One of the things that resonates most for me about reviving J.Q. Dickinson Salt-Works, is that Lewis and I are making salt here in the Kanawha Valley, just as our great, great, great grandfather did and his father did before him.
Our family has been here for seven generations. Few have been here as long as the Dickinsons. Harvesting the salt from this same family land that our ancestors did reminds us that we are part of something larger; that we fit into the fabric of our family.
Our history in the valley has not been all rosy though. William Dickinson, the great grandson of an indentured servant, came here with his partner Joel Shrewsbury in 1813. For eighteen months they dug and drilled for brine before they finally hit salt water. The valley was a rough and tumble isolated frontier then, and the salt business was competitive. When times were tough, they thought creatively and worked harder. In 1819, William Dickinson even collected and drove 500 hogs 300 miles through the mountains to Richmond to earn the money to pay his debts. We appreciate their hard work and perseverance.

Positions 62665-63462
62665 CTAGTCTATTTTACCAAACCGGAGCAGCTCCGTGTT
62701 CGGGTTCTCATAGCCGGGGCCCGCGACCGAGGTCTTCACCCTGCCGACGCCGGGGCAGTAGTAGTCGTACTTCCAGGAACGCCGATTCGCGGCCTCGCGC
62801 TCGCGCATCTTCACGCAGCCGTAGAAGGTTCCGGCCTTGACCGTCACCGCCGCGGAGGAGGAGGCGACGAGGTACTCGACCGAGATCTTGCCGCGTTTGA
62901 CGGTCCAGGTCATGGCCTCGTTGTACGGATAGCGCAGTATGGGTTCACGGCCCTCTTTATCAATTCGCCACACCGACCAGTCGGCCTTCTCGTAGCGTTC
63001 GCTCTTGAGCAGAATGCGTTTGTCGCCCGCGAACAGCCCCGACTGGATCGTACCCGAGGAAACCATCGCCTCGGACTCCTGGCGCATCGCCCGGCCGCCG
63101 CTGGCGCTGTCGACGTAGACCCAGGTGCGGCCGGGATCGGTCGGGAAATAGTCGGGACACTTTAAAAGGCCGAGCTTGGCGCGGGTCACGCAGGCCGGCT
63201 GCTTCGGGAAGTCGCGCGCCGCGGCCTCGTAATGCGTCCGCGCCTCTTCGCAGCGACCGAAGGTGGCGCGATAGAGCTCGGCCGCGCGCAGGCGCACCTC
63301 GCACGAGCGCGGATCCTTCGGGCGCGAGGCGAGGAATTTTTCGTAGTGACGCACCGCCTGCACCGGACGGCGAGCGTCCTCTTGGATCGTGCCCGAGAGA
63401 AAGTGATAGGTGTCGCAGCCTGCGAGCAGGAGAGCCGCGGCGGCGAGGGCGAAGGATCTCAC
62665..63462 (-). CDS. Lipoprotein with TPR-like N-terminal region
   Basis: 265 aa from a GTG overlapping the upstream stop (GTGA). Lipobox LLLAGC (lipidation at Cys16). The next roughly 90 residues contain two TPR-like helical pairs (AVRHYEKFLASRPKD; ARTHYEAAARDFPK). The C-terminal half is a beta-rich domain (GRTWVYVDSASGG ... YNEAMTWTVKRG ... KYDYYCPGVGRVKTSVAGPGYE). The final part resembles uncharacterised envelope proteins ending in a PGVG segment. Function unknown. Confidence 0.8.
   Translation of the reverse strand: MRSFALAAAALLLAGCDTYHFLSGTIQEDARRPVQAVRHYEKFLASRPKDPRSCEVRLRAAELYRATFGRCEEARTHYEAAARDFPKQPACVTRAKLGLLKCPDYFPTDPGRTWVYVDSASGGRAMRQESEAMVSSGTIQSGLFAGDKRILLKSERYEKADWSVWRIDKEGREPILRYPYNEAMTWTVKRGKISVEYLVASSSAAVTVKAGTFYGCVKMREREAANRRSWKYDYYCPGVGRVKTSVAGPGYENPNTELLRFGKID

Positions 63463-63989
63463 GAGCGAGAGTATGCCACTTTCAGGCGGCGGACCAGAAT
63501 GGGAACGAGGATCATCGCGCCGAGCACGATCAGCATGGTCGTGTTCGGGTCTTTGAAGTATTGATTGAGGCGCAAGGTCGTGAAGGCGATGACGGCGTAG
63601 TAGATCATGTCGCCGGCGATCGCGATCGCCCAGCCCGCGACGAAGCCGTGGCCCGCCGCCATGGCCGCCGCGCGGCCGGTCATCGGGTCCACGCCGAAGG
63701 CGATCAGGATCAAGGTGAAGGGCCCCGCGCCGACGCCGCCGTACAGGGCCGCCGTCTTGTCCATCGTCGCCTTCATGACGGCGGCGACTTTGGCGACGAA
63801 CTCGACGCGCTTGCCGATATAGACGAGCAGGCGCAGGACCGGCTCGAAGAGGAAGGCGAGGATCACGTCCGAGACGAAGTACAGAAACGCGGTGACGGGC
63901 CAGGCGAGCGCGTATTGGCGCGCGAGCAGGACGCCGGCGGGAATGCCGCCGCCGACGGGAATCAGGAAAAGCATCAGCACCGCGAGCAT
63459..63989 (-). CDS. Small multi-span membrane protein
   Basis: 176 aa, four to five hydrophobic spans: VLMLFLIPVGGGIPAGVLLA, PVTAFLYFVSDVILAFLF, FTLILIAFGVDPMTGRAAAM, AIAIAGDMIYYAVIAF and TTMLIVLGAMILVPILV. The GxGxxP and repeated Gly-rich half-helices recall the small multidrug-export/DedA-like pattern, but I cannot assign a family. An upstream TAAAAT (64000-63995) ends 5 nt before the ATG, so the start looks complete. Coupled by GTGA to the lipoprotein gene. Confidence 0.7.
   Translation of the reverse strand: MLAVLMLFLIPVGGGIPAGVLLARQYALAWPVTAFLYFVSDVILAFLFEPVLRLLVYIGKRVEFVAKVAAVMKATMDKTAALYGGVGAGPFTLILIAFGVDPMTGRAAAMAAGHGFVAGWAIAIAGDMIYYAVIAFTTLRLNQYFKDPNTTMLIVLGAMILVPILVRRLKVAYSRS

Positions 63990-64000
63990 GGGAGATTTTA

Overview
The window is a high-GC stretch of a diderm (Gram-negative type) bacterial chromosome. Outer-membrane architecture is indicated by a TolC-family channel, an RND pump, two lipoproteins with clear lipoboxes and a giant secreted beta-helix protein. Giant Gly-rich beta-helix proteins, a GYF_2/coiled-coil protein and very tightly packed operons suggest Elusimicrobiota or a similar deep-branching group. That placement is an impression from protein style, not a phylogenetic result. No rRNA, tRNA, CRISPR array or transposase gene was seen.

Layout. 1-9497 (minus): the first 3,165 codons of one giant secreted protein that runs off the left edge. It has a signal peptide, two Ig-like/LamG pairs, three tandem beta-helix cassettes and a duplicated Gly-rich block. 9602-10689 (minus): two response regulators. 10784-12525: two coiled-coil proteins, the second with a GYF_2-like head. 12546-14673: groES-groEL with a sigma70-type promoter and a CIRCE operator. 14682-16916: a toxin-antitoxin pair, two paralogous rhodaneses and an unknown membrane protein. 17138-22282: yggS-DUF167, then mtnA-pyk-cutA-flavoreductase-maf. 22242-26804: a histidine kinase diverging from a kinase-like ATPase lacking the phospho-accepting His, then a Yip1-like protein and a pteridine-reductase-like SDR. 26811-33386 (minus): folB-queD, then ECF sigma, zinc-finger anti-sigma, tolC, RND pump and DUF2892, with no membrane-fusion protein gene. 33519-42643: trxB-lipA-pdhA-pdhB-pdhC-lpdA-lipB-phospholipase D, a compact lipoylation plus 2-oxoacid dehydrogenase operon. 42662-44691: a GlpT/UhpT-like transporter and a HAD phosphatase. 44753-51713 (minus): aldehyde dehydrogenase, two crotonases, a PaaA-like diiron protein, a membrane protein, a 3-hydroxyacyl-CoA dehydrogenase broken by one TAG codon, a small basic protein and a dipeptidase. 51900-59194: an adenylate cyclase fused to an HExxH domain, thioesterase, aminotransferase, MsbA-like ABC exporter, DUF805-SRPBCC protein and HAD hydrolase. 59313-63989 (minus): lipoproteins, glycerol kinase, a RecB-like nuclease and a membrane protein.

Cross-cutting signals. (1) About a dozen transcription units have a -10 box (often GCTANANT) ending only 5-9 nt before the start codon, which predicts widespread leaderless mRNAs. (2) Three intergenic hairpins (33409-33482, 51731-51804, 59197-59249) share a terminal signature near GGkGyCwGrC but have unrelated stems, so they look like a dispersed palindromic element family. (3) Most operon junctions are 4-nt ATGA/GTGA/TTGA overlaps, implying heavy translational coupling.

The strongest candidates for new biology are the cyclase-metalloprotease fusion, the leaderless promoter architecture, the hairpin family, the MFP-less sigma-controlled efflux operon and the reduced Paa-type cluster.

Like much of the nation, our heritage is not without its troubling episodes. The salt industry, like many industries in our young country, relied heavily on slave labor. Our ancestors were no exception. They owned slaves, and it is necessary and right to acknowledge that the industry was built on the backs of the enslaved. People rarely think of West Virginia, the very heart of Appalachia, as once having been slaveholding country, but it was.
We may disagree with and even abhor some of the choices we made as a family and as a nation, but we love them both anyway. We draw strength daily from our family. It drives us to work hard in reviving the salt industry here and give back to the Kanawha Valley that means so much to us.
This video explains what this heritage, our heritage, means to us as we build our young business.